Unresolved issues from the LLVM 15.x release

AFAIU all that’s necessary is fetching both the llvm & the cmake tarballs and unpacking them in the same folder, then build the llvm folder.

I’m not talking about fetching tarballs, but rather about importing llvm (via e.g. git subtree) into downstream repo. The top-level cmake folder should be imported as well and it might be in quite strange place.

Haven’t used git subtree, but I can’t see why it wouldn’t be possible to do that twice (all that should be necessary is putting llvm/ and cmake/ in the same folder)?

For what it’s worth, in Chromium we’re still struggling with test failures after D132438 relanded. I’m not sure why these problems aren’t being caught upstream.

Thanks, will do.

15.0.1 and up have downgraded this back into an on-by-default warning (rather than a warning that defaults to an error), so for 15.x, I think we’re good.

For 16.x, the current behavior is that they are warnings which default to an error. My understanding is that @mgorny and others have been diligently working through the fallout and have been making good progress on fixing up things from their side. So I’m relying on distro folks to speak up if we’re still not in a good enough place to be able to leave the diagnostics as defaulting to an error, but I figured we’d see where things stand as we get closer to the branch point for 16.0.0.

It doesn’t work. Left a comment in Should buildbots switch to ENABLE_RUNTIMES instead of ENABLE_PROJECTS for compiler-rt? - #10 by hansw2000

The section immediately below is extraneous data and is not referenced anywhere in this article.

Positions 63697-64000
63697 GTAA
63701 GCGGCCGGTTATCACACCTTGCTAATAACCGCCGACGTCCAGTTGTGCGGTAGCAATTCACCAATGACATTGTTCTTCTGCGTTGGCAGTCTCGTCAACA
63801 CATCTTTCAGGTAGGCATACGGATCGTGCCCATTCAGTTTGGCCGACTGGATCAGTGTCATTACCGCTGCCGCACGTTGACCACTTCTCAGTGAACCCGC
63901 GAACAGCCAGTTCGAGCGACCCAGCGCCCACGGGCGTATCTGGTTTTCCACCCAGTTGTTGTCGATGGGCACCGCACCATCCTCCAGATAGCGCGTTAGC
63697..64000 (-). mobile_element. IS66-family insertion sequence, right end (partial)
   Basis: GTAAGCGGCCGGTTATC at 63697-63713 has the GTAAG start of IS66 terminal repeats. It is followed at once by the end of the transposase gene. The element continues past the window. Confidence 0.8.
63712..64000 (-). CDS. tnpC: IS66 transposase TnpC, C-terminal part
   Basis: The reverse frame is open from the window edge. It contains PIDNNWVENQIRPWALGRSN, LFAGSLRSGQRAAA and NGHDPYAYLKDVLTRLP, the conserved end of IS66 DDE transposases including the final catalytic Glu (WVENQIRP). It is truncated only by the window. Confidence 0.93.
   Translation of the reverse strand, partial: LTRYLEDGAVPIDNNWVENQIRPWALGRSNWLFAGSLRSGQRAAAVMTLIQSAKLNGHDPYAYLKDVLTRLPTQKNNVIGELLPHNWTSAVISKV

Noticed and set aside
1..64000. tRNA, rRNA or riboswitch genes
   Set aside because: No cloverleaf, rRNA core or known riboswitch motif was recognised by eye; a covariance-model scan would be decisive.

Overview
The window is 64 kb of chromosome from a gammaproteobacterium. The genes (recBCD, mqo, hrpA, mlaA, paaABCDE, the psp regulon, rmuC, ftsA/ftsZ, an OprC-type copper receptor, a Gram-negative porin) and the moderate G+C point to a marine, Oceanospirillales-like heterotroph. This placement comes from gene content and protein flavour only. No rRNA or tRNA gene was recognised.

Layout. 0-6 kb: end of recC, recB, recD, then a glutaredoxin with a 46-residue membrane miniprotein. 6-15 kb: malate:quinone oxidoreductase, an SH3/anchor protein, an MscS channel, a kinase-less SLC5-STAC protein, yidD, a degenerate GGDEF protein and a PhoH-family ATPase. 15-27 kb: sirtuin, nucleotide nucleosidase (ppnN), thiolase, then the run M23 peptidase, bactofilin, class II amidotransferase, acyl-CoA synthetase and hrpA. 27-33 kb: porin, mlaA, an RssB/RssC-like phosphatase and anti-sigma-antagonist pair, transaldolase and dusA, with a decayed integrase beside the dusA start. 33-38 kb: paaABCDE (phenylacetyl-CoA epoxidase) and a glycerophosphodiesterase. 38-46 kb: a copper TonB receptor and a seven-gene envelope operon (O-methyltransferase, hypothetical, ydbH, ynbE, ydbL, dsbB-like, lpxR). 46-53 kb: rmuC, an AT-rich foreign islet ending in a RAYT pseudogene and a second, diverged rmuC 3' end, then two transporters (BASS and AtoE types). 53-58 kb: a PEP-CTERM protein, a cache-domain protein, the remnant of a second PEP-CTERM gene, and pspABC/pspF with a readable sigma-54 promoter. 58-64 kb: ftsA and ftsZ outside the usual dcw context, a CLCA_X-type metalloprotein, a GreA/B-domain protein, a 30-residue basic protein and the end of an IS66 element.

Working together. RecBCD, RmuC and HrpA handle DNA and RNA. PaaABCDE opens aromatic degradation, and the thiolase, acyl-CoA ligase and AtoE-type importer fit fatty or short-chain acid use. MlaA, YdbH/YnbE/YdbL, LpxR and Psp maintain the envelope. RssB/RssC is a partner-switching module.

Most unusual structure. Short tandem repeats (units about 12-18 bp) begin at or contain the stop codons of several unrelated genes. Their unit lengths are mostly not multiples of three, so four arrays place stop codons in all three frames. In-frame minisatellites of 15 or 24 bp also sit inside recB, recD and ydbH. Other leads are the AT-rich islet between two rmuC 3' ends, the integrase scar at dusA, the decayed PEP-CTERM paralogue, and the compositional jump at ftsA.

Bumping this topic again so we have a less “hair-on-fire” situation when dealing with this than last time. :sweat_smile:

My preference would be to default to have a separate SOVERSION for libclang that only changes when actually necessary, along the lines of the original RFC.

This would however represent the third(!) change of default in as many LLVM releases, and I can understand that people would be reluctant to do so (though I noted already for the reversion of the default for LLVM 15 that we’d find ourselves in this situation…)

LLVM version libclang SOVERSION Comment
13 13 and before, situation pre-RFC
14 13 RFC accepted
15 15 Default reverted to pre-RFC; switch available to keep RFC
16 ? Re-apply RFC?

The reason I left a question-mark in the table is that I think a deficiency of the original approach was to use a numbering scheme which made it look like a bug (i.e. someone forgot to bump 13->14). I think if there were a separate libclang versioning scheme that looks less like it should be 1:1 with the LLVM version (whether that’s restarting from 1, adding 1000 to LLVM version[1], or whatever), this would help get rid of the confusion with a separate SOVERSION, and would still let people that are affected by ABI benefit from the fact that there’s now less things to rebuild.


  1. those that change the libclang ABI; the idea of the RFC was to reset the libclang SOVERSION to the current LLVM version whenever the ABI changes, meaning we’d continually run into the “looks like someone forgot to bump the version” issue. ↩︎

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Ping @tstellar @tobiashieta @sylvestre @mgorny @daphnediane @aaronpuchert

I don’t have a strong opinion as long as it can be switched to matching SOVERSION but I’d like to note that this is a dangerous default when linking to shared LLVM libraries / dylibs.

Unless I’m mistaken, the other option is “inefficient” at best (i.e. requiring you to rebuild more often), so I’m not convinced putting the users at risk is worth it. If you change the default, then at the very least you should warn if LLVM_LINK_LLVM_DYLIB is enabled along with the SOVERSION option — or perhaps we should do that anyway.

Given that the version number would change (by definition, up to bugs) when the ABI does, what dangers do you see for this?

Quoting some (IMO) relevant context from the previous thread: